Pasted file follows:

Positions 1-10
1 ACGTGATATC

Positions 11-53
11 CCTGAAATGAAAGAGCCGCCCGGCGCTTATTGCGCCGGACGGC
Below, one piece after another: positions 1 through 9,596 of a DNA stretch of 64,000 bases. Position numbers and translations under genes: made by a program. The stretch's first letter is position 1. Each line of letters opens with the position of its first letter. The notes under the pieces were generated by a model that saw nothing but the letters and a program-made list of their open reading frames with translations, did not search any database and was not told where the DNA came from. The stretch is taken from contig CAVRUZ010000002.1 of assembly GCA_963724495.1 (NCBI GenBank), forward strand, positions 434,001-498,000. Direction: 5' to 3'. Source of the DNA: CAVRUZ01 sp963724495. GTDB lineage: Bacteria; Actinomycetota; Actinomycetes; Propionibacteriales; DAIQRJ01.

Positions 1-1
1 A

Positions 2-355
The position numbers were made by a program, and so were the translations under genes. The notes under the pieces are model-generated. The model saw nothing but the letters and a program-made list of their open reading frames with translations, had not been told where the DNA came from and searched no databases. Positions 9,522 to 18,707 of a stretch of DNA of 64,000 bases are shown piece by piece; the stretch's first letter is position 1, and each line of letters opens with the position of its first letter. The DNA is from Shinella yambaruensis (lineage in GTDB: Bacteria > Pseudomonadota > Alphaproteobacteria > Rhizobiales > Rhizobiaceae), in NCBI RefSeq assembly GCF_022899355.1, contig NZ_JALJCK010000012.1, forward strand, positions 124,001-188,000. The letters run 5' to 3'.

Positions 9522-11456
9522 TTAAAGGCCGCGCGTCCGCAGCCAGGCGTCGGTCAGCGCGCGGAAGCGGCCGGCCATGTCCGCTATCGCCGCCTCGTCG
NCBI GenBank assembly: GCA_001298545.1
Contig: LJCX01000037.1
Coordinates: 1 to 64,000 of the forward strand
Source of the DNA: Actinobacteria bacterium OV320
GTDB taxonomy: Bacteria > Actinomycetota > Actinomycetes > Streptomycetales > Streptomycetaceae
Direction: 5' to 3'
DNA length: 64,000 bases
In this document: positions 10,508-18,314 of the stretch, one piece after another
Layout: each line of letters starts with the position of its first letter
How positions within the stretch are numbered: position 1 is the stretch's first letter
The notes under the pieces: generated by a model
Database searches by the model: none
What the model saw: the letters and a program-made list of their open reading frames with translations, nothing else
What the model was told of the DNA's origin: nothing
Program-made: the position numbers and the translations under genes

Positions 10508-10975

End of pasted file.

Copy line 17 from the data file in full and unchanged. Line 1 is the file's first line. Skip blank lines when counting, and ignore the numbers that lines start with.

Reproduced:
Direction: 5' to 3'